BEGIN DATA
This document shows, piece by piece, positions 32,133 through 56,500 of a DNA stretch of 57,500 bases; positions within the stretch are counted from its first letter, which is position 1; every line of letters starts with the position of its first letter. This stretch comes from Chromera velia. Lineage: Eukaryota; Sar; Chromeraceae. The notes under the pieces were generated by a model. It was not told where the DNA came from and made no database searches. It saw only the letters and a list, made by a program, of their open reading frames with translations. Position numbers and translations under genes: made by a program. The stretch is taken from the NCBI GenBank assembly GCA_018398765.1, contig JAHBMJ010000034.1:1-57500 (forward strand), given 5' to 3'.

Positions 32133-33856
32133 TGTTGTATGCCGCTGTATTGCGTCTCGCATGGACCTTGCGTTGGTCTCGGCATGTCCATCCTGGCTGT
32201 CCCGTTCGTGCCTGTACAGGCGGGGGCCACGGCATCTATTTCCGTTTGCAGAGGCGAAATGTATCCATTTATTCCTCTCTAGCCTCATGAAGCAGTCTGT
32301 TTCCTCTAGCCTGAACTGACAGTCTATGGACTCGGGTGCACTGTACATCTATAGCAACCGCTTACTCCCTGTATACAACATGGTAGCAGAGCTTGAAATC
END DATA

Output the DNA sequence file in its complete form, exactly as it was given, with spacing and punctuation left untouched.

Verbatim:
This document shows, piece by piece, positions 32,133 through 56,500 of a DNA stretch of 57,500 bases; positions within the stretch are counted from its first letter, which is position 1; every line of letters starts with the position of its first letter. This stretch comes from Chromera velia. Lineage: Eukaryota; Sar; Chromeraceae. The notes under the pieces were generated by a model. It was not told where the DNA came from and made no database searches. It saw only the letters and a list, made by a program, of their open reading frames with translations. Position numbers and translations under genes: made by a program. The stretch is taken from the NCBI GenBank assembly GCA_018398765.1, contig JAHBMJ010000034.1:1-57500 (forward strand), given 5' to 3'.

Positions 32133-33856
32133 TGTTGTATGCCGCTGTATTGCGTCTCGCATGGACCTTGCGTTGGTCTCGGCATGTCCATCCTGGCTGT
32201 CCCGTTCGTGCCTGTACAGGCGGGGGCCACGGCATCTATTTCCGTTTGCAGAGGCGAAATGTATCCATTTATTCCTCTCTAGCCTCATGAAGCAGTCTGT
32301 TTCCTCTAGCCTGAACTGACAGTCTATGGACTCGGGTGCACTGTACATCTATAGCAACCGCTTACTCCCTGTATACAACATGGTAGCAGAGCTTGAAATC